Freelancing tips, experiences and lessons

I like to look at freelancing as a form of outsourcing, where a business or an individual looks for outside talent for certain tasks. It may be a long term commitment where the freelancer becomes an integral part of the business or it may be a one time thing. You can find quite a few freelancing platforms covering vast fields, from software development to customer service. I first started out on Elance, which turned into Upwork. There are other as well, like people per hour, or Freelancer. If you want to give it a try you have options. But it’s not easy, not at all.

Freelancing is a market in itself with a constant demand and a generous supply, there are companies on Upwork who spent over $50k on freelancers in various fields.  Getting started is hard, especially when you have experienced and reputable freelancer that swipe proposals aways easily and very, very, very cheap freelancers from Asia. But in the end I believe that as long you are good, as long as you give it your best and respect your business dealings, even if they are just for freelancing, you can stand out. You can get a few jobs, small ones, get some good reviews. And you just build up on that.

A big part of freelancing is trust, the clients have to trust you, they have to see that you can do the job at hand and you won’t waste their time and money.

But trust goes both ways and if you run into people that treat freelancers like replaceable tools, you’re going to have a bad time. Don’t let one bad client stand in your way. Freelancers marketplaces are usually safe havens that act as a third party’s between freelancers and clients, but that doesn’t mean they’ll take your side if you get screwed over so always keep a skeptical eye, even when you’re just starting out.

I’ve mostly had good experiences as a freelancer, I’ve hit a few bumps, made a few mistakes, but I tried my best to learn from them and to always come out a better person. I’ve also came to a few conclusions if you will.

Freelancing is a great way to grow professionally. In this position you get to meet and interact will all sorts of people, you get to go through some things that, trust me, add up in the end. You learn to deal with people, to understand them, to see things differently, you learn to cover deadlines and respect yourself professionally. There is a ton of work up for sale at any moment, for marketers, for writers, for SEO’s so there is room for you too. Why? Because if you’re good enough you can squeeze out one of the bad apples, those who work cheap and deliver crap.

The freelancing market is self regulatory and bad freelancers don’t last long. Good ones might kick the bucket too in the end, but life’s not fair.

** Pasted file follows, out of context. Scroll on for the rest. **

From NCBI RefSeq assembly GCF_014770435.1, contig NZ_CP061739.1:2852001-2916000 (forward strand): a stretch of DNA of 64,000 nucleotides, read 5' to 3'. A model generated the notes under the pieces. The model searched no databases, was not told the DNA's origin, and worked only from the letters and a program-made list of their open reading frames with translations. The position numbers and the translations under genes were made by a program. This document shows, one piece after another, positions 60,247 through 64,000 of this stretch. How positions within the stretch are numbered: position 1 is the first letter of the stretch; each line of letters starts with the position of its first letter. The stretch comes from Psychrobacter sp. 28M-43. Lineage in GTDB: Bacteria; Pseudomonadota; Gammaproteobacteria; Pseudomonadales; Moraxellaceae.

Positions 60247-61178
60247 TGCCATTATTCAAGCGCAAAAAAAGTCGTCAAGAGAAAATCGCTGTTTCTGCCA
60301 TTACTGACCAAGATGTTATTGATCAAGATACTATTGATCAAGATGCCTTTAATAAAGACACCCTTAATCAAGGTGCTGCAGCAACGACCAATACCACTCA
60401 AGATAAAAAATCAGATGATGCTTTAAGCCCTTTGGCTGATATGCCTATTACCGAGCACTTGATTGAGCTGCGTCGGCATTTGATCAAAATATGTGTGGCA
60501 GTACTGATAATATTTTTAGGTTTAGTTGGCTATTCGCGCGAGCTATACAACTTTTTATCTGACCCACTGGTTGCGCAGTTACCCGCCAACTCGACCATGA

I digress. I’ve said a lot about freelancing, a lot of positive and let’s say, motivational things. Let’s get down to earth for a minute. You know why I started out to freelancer? For money. Yes, that was my reason, I didn’t think about any of the things that I mentioned above. I just needed some extra cash so i decided to put my skills to work. Everything else came after, in time. So if you want to make extra cash and you think freelancing is a good idea, great, that’s true. But if you expect to match your salary or to earn the big bucks in a couple of weeks, settle down there. Most people have abysmal budgets and as a beginner the only way you’ll be able to get people attention is with a low bid. But don’t go to low or you’ll look like you don’t value yourself. I’m getting into preaching again. Sorry about that.

I value freelancing a lot, but it’s hard work, and if you do it as an extra job you need to think long and hard about your shape of mind after work. You’re basically adding work hours and that can be tough after a while. But there is a really good feeling, that you won’t get with overtime, it’s a feeling of being your own master of having control, of being independent. I love that feeling, but after a few months I always need a break, to just chill and breakaways as much as I can. You might lose clients, but your peace of mind is more valuable.

One of the most important things about freelancing is independence. It is, in so many ways, you can make your own hours and choose your clients. You can have control over your workflow and be your own boss. As a side project it’s awesome, you learn some new things, get some extra cash, meet some new people, but as a full time job is independence and responsibility.

Nevertheless, it’s worth a try, even just to mix things up a bit. I’m really grateful for all of my freelancing experiences, and not just financially, I’m grateful for all the projects that i got to work on, projects that helped me grow as a writer and as a marketer, projects that got me to write this.



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